Front Porch Blog

TVA sends spilled coal ash to impoverished black communities in Georgia and Alabama

According to an article published this week on the Institute for Southern Studies’ webzine Facing South, “the TVA has begun shipping toxic coal ash from the massive spill that occurred last December at its Kingston, Tennessee power plant to landfills in the neighboring states of Georgia and Alabama. The counties where the ash is going have large black populations and high poverty rates, raising questions about environmental justice.

“Landfill officials in Georgia and Alabama told the paper that their facilities are lined with both clay and synthetic barriers, which makes them more protective than the unlined surface impoundment where TVA stored the ash prior to the spill.”

But according to the article, “researchers have found that solid waste landfills tend to be located disproportionately in communities of color and low-wealth communities. The communities that will be getting the coal ash from Tennessee apparently did not get a chance for meaningful involvement in that decision since neither the TVA — a federally-owned corporation — nor regulatory authorities provided an opportunity for public comment.”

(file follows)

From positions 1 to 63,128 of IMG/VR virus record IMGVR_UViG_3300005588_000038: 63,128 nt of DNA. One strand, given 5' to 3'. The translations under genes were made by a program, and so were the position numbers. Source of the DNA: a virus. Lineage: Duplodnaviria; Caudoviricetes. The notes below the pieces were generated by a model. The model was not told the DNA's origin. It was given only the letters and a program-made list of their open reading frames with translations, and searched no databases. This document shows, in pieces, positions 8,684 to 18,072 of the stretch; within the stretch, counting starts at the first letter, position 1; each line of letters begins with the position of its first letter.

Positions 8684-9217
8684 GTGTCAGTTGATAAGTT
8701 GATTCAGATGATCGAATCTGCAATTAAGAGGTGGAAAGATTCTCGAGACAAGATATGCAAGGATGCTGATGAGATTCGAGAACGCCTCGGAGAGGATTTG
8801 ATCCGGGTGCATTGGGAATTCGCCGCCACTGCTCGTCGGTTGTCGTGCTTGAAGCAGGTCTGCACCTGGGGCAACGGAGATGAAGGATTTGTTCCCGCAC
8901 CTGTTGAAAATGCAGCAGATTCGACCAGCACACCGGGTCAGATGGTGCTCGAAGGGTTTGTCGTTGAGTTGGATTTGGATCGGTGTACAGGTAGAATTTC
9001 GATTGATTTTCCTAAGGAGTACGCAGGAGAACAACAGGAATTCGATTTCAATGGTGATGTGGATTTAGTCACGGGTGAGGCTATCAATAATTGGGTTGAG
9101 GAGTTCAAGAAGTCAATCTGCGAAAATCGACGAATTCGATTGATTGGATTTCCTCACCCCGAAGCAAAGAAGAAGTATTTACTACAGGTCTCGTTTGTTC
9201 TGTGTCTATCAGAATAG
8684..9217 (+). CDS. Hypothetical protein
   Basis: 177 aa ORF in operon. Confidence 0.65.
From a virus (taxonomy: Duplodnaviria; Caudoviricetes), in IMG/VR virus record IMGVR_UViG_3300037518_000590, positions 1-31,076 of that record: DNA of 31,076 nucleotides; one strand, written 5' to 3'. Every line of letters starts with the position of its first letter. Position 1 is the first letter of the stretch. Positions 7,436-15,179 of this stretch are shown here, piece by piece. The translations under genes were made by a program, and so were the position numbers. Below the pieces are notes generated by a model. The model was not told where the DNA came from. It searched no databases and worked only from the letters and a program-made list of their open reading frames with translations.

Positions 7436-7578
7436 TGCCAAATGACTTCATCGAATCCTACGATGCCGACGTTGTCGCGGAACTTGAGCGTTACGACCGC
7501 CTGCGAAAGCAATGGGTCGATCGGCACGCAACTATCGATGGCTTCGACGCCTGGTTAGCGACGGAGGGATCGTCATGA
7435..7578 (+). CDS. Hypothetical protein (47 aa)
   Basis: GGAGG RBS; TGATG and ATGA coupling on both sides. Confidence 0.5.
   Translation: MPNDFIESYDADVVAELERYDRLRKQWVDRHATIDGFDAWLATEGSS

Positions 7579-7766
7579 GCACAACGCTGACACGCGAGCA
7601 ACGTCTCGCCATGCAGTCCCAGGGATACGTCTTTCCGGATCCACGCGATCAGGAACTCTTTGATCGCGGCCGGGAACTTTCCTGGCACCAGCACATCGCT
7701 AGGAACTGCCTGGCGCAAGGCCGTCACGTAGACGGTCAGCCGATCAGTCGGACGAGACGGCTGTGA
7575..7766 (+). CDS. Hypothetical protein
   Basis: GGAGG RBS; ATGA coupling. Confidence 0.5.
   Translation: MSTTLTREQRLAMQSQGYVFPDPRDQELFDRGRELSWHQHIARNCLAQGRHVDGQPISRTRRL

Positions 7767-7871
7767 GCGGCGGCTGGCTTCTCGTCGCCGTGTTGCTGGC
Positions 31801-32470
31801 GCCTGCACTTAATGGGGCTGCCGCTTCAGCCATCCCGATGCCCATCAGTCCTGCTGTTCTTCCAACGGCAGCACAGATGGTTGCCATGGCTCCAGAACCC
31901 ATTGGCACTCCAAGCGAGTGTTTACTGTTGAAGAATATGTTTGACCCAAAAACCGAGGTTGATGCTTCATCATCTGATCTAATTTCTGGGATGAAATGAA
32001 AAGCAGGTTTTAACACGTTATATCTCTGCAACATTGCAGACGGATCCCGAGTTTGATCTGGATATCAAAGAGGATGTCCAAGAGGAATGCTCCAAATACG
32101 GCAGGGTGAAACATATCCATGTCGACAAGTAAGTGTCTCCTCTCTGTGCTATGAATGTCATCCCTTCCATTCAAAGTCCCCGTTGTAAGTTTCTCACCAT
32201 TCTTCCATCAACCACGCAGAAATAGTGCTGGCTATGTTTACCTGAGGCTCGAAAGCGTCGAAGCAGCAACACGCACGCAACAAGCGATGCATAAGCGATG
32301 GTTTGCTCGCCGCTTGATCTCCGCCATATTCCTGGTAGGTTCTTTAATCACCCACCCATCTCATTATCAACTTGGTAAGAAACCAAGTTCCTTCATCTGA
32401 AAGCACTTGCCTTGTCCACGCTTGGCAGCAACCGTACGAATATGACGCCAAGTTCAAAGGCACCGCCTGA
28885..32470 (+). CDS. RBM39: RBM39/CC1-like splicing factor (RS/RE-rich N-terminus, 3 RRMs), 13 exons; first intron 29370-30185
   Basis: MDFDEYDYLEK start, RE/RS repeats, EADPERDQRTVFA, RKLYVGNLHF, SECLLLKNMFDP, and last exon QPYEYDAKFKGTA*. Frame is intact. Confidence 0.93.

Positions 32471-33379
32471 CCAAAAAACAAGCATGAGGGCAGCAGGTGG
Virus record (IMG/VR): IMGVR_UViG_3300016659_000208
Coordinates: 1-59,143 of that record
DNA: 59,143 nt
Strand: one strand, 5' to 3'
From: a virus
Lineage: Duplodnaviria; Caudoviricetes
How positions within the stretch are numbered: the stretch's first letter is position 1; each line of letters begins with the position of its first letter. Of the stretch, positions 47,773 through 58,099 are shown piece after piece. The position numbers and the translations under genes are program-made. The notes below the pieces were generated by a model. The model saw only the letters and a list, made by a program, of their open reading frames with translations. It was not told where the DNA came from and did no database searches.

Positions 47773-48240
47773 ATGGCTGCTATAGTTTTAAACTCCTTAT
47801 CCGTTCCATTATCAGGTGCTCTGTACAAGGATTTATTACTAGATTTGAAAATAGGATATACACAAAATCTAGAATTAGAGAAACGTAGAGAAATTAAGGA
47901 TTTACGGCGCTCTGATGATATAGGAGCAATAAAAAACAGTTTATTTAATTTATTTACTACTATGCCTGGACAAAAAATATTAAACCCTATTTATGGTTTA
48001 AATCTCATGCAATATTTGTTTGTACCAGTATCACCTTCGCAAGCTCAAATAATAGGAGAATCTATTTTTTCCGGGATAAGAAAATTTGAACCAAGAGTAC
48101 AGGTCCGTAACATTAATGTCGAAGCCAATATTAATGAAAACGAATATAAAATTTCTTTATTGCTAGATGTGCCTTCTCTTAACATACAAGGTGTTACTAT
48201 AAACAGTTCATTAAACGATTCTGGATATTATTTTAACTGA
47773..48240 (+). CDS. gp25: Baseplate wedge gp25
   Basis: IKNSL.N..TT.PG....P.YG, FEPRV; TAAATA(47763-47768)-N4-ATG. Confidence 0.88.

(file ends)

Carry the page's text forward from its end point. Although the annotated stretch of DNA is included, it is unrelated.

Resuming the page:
“The urgency of doing something with the spilled ash is growing. Last week’s heavy rains in the Tennessee Valley washed large amounts of coal ash from the spill site and sent it flowing down the Emory River. There are also concerns that hot, dry summer weather will make it difficult to control airborne coal ash dust, a serious respiratory hazard.”

Read the full article on





Leave a comment

Your email address will not be published. Required fields are marked *

Leave a Comment